Clap along if you feel like a room without a roof! (Getty Images)
Anyone watching the World Cup semifinal between Germany and Brazil saw how devastating the 7-1 loss was for Brazilians. Stunned fans cried openly in the stands; photos of tearful Brazilians proliferated; and bleak newspaper front pages dominated the newsstands the next day.
Now here’s another depressing data point from the rout. According to Spotify, in the hours following the World Cup match, the Pharrell song “Happy” was played far more often in Brazil than it had been before the match started.
Per a Spotify spokeswoman, “Happy” was the biggest mover on the Spotify Brazil charts in the aftermath of the World Cup semifinal:
“Comparing the top tracks in Brazil before and after … the two versions of Pharrell’s “Happy” jump from #21 and #27 to #10 and #13 — sounds like they needed some cheering up!”
The other major change: Brazilians did not want to listen to any soccer-related tunes.
“MC Guime’s World Cup song ‘País do Futebol’ drops from #3 to #16,” the spokeswoman wrote Yahoo Tech in an email.
“País do Futebol” was sort of the unofficial anthem of Brazil’s World Cup; the video touts the redemptive power of soccer, and the chorus includes a mention of Brazilian soccer star Neymar scoring a goal. Neymar, of course, did not play in the Germany match due to a broken back vertebra suffered in the previous game against Colombia.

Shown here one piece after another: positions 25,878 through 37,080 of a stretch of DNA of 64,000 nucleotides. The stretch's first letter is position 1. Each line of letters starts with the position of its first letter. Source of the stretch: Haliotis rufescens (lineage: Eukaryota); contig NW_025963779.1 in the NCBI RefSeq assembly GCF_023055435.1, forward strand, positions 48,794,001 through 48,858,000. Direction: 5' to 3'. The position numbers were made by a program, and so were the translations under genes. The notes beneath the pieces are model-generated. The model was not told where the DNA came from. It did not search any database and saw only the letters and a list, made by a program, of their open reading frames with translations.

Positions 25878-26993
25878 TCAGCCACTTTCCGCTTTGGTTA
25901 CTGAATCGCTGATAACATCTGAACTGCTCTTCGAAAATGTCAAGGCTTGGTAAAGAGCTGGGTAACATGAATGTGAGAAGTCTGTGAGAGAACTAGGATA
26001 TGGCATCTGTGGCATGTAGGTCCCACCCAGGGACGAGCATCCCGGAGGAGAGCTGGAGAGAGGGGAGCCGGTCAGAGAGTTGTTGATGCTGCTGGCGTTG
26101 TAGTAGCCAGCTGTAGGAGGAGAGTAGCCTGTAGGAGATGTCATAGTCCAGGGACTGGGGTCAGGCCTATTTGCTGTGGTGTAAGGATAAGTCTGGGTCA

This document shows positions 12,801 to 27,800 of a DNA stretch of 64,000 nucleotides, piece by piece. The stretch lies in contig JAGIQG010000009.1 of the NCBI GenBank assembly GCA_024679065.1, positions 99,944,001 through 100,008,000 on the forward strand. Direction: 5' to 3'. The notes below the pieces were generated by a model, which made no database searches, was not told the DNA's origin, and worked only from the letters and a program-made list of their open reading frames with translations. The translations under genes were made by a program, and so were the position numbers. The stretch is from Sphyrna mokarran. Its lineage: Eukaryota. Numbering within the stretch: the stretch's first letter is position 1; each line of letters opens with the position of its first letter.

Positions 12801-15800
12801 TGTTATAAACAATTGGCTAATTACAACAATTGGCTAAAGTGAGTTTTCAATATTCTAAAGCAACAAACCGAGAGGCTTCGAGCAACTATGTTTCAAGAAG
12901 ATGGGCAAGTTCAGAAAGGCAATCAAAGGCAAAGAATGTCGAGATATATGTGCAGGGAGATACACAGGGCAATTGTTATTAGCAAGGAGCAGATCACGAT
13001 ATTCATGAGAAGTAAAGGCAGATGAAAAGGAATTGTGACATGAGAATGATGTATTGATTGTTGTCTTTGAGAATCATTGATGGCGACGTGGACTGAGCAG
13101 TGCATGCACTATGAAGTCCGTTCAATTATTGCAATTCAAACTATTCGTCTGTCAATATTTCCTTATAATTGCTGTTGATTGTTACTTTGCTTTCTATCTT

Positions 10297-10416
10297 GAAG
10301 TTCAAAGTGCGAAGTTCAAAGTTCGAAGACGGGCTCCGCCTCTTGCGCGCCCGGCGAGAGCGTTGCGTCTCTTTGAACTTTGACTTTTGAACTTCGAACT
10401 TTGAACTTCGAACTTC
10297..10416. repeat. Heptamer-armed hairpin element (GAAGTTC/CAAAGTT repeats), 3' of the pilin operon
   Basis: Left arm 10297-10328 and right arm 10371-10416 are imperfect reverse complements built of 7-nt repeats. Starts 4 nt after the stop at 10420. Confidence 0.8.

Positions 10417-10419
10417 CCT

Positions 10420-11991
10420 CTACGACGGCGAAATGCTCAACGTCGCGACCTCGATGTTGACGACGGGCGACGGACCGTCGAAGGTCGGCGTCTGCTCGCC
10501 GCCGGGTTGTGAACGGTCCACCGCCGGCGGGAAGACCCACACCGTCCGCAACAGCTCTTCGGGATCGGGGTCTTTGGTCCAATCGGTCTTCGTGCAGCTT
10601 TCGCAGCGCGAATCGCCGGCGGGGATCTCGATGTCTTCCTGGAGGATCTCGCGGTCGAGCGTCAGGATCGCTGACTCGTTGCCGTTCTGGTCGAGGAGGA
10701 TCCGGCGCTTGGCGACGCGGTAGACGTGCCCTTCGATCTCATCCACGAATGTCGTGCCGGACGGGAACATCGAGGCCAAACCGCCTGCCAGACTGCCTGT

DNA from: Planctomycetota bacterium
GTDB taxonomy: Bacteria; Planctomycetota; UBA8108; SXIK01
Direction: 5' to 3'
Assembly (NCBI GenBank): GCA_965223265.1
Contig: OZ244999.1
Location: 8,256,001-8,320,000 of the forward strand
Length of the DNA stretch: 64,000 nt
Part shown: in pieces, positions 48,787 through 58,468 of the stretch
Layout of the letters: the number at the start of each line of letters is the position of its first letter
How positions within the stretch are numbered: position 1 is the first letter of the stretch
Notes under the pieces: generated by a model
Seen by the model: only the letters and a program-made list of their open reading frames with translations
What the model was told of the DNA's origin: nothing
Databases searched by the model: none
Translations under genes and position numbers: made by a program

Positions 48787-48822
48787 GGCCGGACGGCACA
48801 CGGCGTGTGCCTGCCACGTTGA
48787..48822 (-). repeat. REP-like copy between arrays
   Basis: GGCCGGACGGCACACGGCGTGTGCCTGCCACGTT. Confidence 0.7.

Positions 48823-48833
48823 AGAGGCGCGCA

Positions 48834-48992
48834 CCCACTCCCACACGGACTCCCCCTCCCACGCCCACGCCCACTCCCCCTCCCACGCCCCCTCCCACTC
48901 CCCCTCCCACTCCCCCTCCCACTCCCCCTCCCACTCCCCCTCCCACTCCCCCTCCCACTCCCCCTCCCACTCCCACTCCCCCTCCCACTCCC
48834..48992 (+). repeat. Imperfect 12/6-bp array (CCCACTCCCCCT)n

You can understand, then, why Brazilians might not want to listen to that particular song after their team’s ouster from the home-field World Cup.
On the victorious German side, meanwhile, Spotify data scientists only found one meaningful leap: The two versions of Andreas Bourani’s patriotic anthem “Auf uns” jumped from #22 and #24 to #8 and #10. A line of the chorus, “Ein Hoch auf uns” translates to something like “Congratulations to ourselves” or “Here’s to us.”
It’s a celebratory song, in other words. Again, you can see why plays might have spiked after a German football victory.
Spotify had already found that residents of the countries whose teams won the game listened to more music than residents of countries whose teams lost, presumably as they partied.
Now we know how fans on one losing side consoled themselves: by clapping along, feeling that happiness was the truth.